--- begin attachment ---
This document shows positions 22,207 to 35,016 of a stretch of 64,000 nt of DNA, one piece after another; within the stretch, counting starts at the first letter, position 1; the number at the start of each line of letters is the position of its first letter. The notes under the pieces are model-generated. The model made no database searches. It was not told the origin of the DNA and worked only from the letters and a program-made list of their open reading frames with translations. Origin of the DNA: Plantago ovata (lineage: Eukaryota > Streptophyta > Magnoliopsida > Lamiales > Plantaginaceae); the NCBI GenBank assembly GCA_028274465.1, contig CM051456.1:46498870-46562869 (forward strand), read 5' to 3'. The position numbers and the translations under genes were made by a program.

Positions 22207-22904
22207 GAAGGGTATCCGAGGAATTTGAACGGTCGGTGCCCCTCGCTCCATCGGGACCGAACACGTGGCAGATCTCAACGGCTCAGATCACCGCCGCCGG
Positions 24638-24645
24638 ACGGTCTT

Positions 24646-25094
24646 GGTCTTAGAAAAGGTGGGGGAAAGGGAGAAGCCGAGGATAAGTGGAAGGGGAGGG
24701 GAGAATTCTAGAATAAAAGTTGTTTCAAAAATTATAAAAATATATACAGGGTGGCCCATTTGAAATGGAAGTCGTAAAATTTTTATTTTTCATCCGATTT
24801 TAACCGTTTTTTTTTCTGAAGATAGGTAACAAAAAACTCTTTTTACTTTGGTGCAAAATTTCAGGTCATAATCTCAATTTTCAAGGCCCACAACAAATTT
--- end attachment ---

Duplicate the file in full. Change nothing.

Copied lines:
This document shows positions 22,207 to 35,016 of a stretch of 64,000 nt of DNA, one piece after another; within the stretch, counting starts at the first letter, position 1; the number at the start of each line of letters is the position of its first letter. The notes under the pieces are model-generated. The model made no database searches. It was not told the origin of the DNA and worked only from the letters and a program-made list of their open reading frames with translations. Origin of the DNA: Plantago ovata (lineage: Eukaryota > Streptophyta > Magnoliopsida > Lamiales > Plantaginaceae); the NCBI GenBank assembly GCA_028274465.1, contig CM051456.1:46498870-46562869 (forward strand), read 5' to 3'. The position numbers and the translations under genes were made by a program.

Positions 22207-22904
22207 GAAGGGTATCCGAGGAATTTGAACGGTCGGTGCCCCTCGCTCCATCGGGACCGAACACGTGGCAGATCTCAACGGCTCAGATCACCGCCGCCGG
Positions 24638-24645
24638 ACGGTCTT

Positions 24646-25094
24646 GGTCTTAGAAAAGGTGGGGGAAAGGGAGAAGCCGAGGATAAGTGGAAGGGGAGGG
24701 GAGAATTCTAGAATAAAAGTTGTTTCAAAAATTATAAAAATATATACAGGGTGGCCCATTTGAAATGGAAGTCGTAAAATTTTTATTTTTCATCCGATTT
24801 TAACCGTTTTTTTTTCTGAAGATAGGTAACAAAAAACTCTTTTTACTTTGGTGCAAAATTTCAGGTCATAATCTCAATTTTCAAGGCCCACAACAAATTT